Thursday , May 23 2019
Breaking News
Home / Op-Ed / Editorial / Circular debt – again  
Circular debt – again   

Circular debt – again  

Circular debt is the money which various government departments owe to PEPCO as electricity charges. When the government departments do not pay for the power they use, PEPCO fails to pay to various power producing units from where it purchases electricityand the power producing units cannot pay to oil companies to purchase fuel. This creates a circle of debt which curtails capacity of the power producing units to produce electricity which then causes load shedding.Currently, the government owes over Rs 287 billion to the private power producers and the debt is increasing by leaps and bounds. The authorities create such a jumble of figures that one should strike one’s head against a wall.

Again the government purchases power at high rates, but claims that it is selling it to the consumers at lower rates and has to pay the difference of amount to the power producing units from the national kitty. For arguments sake, why the government does not allow the power producers to import oil themselves duty-free. In this case, the power producers will be able to produce much cheaper electricity than they are producing right now and that also in bulk. Low the cost of production, low the rate of electricity –simple is that. But in the present scenario, the oil companies provide oil to the power producers after paying all taxes and duties to the government, raising the oil prices to multiplication levels. Again a vicious circle starts. The consumers are made to pay electricity bills with all taxes, and that the electricity is made of oil on which various duties and taxes are already paid. However, the consumers are told day and night that they are being provided electricity at subsidised rates and the financial wizard keeping fleecing the people on one pretext or the other. Reportedly substandard electricity meters are provided to the consumers with 35 percent fast speed than the normal. As a result, a consumer having an electricity bill of Rs 1000 will have to pay Rs 1350 and may have to pay more if sales tax is added to it.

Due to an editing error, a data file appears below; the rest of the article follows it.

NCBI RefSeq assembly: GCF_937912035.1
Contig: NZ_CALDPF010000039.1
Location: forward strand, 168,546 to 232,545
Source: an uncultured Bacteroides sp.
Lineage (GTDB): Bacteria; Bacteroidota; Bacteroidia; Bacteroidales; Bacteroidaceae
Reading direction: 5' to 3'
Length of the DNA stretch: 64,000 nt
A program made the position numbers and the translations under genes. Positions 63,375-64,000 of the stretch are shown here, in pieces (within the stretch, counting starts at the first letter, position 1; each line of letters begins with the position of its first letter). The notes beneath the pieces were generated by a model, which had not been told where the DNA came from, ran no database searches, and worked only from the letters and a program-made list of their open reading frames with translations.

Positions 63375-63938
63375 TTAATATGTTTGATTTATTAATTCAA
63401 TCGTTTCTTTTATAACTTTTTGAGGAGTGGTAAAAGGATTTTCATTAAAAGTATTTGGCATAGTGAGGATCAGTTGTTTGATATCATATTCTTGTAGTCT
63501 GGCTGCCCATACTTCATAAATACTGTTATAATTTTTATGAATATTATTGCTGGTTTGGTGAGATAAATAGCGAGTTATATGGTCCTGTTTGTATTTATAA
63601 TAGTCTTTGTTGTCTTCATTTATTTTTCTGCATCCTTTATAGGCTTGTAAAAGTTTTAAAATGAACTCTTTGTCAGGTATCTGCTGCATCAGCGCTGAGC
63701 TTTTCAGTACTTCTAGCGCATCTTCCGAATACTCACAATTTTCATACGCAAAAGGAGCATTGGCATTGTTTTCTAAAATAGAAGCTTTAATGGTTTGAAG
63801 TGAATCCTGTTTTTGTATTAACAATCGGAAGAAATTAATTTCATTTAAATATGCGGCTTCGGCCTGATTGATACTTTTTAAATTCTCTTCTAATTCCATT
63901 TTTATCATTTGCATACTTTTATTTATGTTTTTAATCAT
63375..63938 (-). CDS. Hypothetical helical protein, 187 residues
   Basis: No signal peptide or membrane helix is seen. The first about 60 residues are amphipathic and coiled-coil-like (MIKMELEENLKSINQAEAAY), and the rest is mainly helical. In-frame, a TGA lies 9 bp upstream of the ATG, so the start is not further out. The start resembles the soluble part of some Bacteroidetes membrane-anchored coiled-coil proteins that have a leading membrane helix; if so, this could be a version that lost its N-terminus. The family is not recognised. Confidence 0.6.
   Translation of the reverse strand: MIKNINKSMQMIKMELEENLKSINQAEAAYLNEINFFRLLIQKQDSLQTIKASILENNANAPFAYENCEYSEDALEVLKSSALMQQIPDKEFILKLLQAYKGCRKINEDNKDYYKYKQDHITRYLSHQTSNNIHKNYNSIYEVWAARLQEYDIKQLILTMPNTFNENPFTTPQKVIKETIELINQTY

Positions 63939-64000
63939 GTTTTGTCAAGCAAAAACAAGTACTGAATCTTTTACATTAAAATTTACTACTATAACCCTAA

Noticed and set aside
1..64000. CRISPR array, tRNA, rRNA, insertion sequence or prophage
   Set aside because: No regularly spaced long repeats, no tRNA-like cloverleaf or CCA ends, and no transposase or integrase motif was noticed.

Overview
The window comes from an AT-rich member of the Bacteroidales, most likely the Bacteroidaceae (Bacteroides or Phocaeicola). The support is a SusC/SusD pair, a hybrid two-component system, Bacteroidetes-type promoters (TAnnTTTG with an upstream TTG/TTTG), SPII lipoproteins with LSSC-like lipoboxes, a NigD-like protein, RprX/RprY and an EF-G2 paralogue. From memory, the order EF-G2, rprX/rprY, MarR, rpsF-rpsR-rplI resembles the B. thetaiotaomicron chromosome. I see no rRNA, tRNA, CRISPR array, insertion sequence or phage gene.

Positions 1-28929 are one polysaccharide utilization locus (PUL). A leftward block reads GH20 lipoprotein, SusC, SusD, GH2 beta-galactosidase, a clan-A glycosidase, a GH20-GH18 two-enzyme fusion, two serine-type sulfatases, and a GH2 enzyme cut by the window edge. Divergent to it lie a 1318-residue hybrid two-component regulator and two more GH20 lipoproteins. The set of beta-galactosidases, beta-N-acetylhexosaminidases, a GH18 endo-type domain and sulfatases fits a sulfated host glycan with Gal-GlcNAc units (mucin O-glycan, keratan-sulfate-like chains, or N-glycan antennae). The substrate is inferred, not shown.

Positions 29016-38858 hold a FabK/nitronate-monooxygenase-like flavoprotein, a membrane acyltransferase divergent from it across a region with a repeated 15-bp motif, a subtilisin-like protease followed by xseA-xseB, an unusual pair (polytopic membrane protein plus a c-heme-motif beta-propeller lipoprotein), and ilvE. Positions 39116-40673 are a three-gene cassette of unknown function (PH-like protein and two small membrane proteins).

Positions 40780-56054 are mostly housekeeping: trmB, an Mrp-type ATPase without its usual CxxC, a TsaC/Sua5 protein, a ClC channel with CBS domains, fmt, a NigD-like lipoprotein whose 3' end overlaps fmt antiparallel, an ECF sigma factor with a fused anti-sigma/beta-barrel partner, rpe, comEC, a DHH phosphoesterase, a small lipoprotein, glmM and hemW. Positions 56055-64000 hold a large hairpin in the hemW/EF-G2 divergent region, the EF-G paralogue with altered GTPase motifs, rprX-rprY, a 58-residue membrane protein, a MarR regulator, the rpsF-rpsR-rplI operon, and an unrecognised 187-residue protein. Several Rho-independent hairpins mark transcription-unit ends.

There are several other options to produce electricity such as solar energy, hydropower, and wind energy. Instead of importing solar panels from China, the government should allow setting up industries to manufacture solar cells in the country. If solar cells are produced in Pakistan, we will be able to produce electricity more than our requirement.

Regarding circular debt, it is haunting the nation like a monster and the government should find a permanent solution to the problem if it wants to keep the wheel of industry in motion.